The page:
3. 3. Surgical Staging system 1980• T1: intracompartmental• T2: extracompartmental T1 T2 N1 M1• N1: regional LN (RARE) LG IA IB III III• M1: distant mets HG IIA IIB III III• Low grade: G1, 2• High grade: G3,4
  4. 4. Incidence• Rare: 0.2% of all cancers• Often curable• Common forms: – Osteosarcoma (35%), OS – Chondrosarcoma (30%), CS – Ewing’s sarcoma (16%), ES – Malignant fibrous histiocytoma (MFH) and fibrosarcoma (FS) (<1%) – Others hemangioendothelioma (HET) and hemangiopericytoma (HPC), and chordoma: very rare
  5. 5. CS OS ES MFH HET Chor HPC domaage Middle age Children Children Older adults Young adults Young adultsOrigin Cartilage bone ? Fibrous T vascular notochord
  6. 6. Multidisciplinary Team• Core group – Bone pathologist – Musculoskeletal radiologist – Orthopaedic oncologist – Medical/pediatric oncologist – Radiation oncologist• Specialists critical in certain cases – Thoracic surgeon – Plastic surgeon – Interventional radiologist – Physiatrist – Vascular surgeon – Additional surgical subspecialties
  7. 7. Workup
  8. 8. Workup• Radiology: – Primary site: • Plain film, MRI and or CT, bone scan – Exclude mets and other lesions: • Chest x-ray or CT • Bone scan, PET• Lab: – CBC, LDH, Alk Phos, Ca – Biopsy: Core needle or surgical (better at treating center)
  9. 9. Chondrosarcoma (CS)
  10. 10. CS• Produce cartilage matrix without bone• Occur at any age, but more common in older adults• Types: – Conventional CS: 85% • 1ry or central: from normal bone • 2ry or peripheral: from preexisting lesion – Other types CS: 10-15% • Clear cell • Dedifferentiated • Myxoid and mesenchymal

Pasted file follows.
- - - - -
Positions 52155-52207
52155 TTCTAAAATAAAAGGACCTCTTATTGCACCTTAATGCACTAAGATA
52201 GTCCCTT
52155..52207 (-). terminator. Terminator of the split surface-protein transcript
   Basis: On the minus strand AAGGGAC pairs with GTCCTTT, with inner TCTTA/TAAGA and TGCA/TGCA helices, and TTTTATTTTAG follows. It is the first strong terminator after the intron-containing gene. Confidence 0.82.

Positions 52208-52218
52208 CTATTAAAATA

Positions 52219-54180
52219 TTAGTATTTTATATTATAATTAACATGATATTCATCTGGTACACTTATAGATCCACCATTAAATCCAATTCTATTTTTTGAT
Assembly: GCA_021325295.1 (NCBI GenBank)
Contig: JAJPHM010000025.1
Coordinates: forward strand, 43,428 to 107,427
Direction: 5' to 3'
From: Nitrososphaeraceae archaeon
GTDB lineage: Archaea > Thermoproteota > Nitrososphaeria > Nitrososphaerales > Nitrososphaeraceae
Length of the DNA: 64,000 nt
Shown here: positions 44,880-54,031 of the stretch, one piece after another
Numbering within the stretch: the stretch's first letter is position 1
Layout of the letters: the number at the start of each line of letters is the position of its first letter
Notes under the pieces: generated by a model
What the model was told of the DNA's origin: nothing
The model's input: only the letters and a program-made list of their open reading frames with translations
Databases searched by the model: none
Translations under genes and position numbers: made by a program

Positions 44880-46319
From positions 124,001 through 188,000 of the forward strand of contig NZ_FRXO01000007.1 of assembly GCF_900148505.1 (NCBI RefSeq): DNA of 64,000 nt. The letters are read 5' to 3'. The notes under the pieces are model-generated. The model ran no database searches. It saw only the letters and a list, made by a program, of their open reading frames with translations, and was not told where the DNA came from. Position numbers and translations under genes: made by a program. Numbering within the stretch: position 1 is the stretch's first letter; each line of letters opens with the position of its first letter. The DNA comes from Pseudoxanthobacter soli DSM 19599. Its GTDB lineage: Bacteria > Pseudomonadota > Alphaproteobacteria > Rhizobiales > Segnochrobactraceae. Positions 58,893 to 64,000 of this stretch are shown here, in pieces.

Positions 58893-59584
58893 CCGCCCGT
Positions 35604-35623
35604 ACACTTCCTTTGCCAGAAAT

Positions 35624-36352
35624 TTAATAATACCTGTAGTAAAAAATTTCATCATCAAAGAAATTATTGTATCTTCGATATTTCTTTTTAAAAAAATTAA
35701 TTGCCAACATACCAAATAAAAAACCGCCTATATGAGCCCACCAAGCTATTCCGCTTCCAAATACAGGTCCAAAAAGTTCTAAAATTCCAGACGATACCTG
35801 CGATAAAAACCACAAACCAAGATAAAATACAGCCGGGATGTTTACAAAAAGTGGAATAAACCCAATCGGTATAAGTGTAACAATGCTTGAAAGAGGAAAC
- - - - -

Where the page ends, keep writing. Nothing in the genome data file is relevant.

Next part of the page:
11. 11. CS treatment
  12. 12. Chemotherapy in CS• Not sensitive to chemo especially conventional• Dedifferentiated and mesenchymal are more sensitive – Dedifferentiated: treat as OS (cisplatin doxo) – Mesenchymal: treat as ES (VACD, VAIA, EVIAI)
  13. 13. Ewing’s sarcoma (ES)
  14. 14. ES• adolescents and young adults• All ES are undifferentiated• Common sites: femur, pelvic bones, and the bones of chest wall, but any bone can be affected• Diaphysis is the commonest area• Symptoms: – Pain and swelling – Constitutional: fever, weight loss, and fatigue
  15. 15. XrayOn imaging, thebone appearsmottled.Periostealreaction isclassic and it isreferred to as“onion skin
  16. 16. Ewing Sarcoma Family of tumors ESFT• Ewing’s sarcoma,• extraosseous Ewing’s sarcoma• Askin’s tumor,• Primitive neuroectodermal tumor (PNET),• PNET of bone
  17. 17. ES genetics- fusion of EWSgene on chr 22qWITHETS gene family(FLI1) on chr 11- Found in 85%of ES